Serenity to Accept the Things I cannot Change

This is not the post I was intending to write for today but I find myself sitting in my car not too far from Bury St. Edmunds waiting for the RAC To come and rescue me. I have no idea when I will get home. I know for sure that I really like this little mobile internet device I thought I would try for a few months before I committed to a longer contract. I have a low boredom threshold, I don’t mind admitting, and I have already been here for two and a half hours.

Issues with the house or the car have long been a stress point for me, a sense of panic usually ensues and the fear that it will be terrible, or so expensive that I can’t afford it, or awful or even dangerous. My car insurance company – and I am very pleased with my car insurance company, they have always done the right thing by me – they used to give you a credit card sized card with all your details on it: very useful. They do not do that now and the number on the one I still carry does not work any more. Trying to find the number for the breakdown assistance was when the panic almost began to set in. I say almost because it was so fleeting, I almost did not notice it. I’ve broken down before, sure, it is irritating, but I know exactly what to do and it is why I buy a policy that has breakdown cover. The movement to accepting the things I cannot change was as quick as it was certain. I can trust in the process, because it has all worked out before.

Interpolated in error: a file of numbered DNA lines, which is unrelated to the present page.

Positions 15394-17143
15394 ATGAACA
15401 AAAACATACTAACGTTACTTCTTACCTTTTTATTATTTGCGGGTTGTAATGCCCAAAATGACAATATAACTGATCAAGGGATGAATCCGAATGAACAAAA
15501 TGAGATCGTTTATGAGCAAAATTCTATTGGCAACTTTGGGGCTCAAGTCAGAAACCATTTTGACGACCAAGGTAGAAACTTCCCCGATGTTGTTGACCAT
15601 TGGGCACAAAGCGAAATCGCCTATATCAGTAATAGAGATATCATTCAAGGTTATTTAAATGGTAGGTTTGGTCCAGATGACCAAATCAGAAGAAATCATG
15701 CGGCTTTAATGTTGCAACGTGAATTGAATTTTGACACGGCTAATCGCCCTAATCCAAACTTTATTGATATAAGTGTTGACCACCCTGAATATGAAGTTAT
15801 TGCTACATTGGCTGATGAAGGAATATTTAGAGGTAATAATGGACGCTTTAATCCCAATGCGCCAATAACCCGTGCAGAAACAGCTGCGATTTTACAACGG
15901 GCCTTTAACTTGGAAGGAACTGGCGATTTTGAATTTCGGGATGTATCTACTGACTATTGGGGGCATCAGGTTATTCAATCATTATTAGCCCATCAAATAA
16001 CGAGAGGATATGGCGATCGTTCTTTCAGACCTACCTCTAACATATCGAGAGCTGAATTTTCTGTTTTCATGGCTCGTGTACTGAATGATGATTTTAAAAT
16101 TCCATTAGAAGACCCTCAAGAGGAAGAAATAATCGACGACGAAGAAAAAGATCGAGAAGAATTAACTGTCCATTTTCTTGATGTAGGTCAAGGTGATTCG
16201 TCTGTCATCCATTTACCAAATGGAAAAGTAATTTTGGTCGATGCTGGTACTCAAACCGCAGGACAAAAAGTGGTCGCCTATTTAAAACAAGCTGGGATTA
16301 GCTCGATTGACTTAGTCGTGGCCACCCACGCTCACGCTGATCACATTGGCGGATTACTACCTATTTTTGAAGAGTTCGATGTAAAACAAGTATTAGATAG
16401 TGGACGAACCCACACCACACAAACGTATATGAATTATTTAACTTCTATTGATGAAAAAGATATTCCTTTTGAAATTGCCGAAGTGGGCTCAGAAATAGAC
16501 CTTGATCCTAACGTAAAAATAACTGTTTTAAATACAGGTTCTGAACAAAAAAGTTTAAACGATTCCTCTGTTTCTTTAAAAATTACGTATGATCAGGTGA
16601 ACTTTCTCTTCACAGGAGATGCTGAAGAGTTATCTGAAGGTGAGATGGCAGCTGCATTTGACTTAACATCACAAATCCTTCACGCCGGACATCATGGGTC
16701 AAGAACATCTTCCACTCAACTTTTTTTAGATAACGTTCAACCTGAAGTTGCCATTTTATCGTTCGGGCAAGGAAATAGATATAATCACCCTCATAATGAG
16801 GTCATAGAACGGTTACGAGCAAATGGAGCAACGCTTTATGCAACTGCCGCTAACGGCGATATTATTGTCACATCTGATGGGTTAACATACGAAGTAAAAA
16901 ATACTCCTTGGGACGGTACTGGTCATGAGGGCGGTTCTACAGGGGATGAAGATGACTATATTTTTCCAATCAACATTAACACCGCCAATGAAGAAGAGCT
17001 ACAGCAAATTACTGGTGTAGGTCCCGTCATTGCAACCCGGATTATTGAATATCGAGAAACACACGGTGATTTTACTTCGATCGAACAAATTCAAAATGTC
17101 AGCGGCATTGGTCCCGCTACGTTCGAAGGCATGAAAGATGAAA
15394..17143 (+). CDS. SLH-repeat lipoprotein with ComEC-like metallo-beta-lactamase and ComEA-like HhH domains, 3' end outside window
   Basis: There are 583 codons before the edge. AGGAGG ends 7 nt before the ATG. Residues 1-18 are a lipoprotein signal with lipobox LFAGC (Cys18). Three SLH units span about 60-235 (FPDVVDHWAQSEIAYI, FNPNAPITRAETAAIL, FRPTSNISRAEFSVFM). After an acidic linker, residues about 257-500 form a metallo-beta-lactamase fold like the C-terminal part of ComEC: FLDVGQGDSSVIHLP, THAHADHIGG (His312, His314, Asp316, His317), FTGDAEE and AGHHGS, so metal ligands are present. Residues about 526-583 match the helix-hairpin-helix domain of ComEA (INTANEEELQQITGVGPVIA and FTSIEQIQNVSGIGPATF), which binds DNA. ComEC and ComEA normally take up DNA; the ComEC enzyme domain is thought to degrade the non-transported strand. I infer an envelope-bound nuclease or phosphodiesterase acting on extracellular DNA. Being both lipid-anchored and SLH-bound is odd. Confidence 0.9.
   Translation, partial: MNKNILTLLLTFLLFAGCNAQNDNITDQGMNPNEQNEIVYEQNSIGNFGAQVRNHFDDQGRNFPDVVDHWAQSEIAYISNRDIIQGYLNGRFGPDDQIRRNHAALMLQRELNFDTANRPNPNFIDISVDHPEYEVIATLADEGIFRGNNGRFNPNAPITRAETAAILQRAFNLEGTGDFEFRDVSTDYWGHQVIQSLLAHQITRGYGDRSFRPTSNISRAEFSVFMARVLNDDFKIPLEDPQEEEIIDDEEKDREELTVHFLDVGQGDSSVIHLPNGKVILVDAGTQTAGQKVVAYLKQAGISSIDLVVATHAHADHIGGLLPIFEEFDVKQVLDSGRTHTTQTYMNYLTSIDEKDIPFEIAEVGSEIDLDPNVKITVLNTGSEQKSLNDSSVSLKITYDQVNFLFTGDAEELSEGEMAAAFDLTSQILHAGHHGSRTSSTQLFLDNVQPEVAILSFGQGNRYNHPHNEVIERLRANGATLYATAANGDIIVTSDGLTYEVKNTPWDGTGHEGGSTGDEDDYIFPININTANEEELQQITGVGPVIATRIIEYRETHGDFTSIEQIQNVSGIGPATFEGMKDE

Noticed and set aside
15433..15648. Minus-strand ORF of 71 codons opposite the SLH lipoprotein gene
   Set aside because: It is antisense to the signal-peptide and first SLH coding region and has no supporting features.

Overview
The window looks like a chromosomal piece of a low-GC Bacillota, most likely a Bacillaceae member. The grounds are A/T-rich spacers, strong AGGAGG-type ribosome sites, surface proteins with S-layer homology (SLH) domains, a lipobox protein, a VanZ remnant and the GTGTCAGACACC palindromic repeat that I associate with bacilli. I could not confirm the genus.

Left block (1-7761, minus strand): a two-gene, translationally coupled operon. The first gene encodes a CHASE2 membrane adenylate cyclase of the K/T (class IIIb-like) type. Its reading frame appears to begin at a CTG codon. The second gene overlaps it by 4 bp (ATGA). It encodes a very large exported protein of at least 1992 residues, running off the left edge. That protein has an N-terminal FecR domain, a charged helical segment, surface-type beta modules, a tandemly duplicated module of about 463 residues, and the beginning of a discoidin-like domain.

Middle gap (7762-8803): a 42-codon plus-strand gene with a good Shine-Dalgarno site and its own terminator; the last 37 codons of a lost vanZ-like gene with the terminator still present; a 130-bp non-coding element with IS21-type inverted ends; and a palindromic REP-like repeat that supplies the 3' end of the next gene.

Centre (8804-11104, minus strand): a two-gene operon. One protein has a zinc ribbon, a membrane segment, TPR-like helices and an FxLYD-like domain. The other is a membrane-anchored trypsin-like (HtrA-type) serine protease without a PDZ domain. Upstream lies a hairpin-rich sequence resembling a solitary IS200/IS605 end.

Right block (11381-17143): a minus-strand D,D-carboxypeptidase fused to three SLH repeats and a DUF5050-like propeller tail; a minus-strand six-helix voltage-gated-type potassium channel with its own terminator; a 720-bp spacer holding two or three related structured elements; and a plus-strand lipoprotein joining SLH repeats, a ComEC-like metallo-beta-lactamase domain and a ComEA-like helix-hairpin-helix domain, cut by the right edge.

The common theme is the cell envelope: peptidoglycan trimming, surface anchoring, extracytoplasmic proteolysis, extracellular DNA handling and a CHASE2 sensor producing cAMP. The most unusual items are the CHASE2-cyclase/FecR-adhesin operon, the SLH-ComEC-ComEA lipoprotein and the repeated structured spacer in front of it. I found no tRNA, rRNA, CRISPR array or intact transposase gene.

I have been talking to my own spiritual director this week about serenity. He pressed me on what it meant and looked like to me. I remember discussing it with a friend some years ago and we both went away to decide what serenity meant to us. My answer to the question was:

It’s about being aware of the presence of God with you, no matter what you are doing.

After a brief interlude – it is the alternater for the battery – I am now sitting in my car in a petrol station, waiting for a pick up truck to collect me and my car and take us to my garage in Norwich, where I will leave it with a note and get a taxi home. The road side assistance chap, who lent me a battery to get to here, says it could be a couple of hours. Still, he has left me in a place where I can get food, have access to toilets…and my car is my bubble after all.

I could get frustrated…it is not so far under the surface…it is not how I planned, or wanted to spend my Sunday, but frustrated is not how I want to be. My desire is for serenity, and my attitude is mine to choose. I trust that all will be fine. My past experience with both my insurance company and my garage tells me that it will all be fine. I can trust and I do not need to worry, they have not let me down before.

To me, trusting God is the same. I do not need to panic. I can trust Him because He has never let me down before. I know He never will. Ignatius advises us when we are in consolation to store up these consolations and remind ourselves of them when we are in desolation. Accepting what we cannot change is serenity and even more so when we are aware that God is with us throughout. As always, I am going into my room of indifference, sitting in the chair in the middle of the room and telling Him:

I will wait.

Patience, I think, is also one of the fruits of the Spirit.

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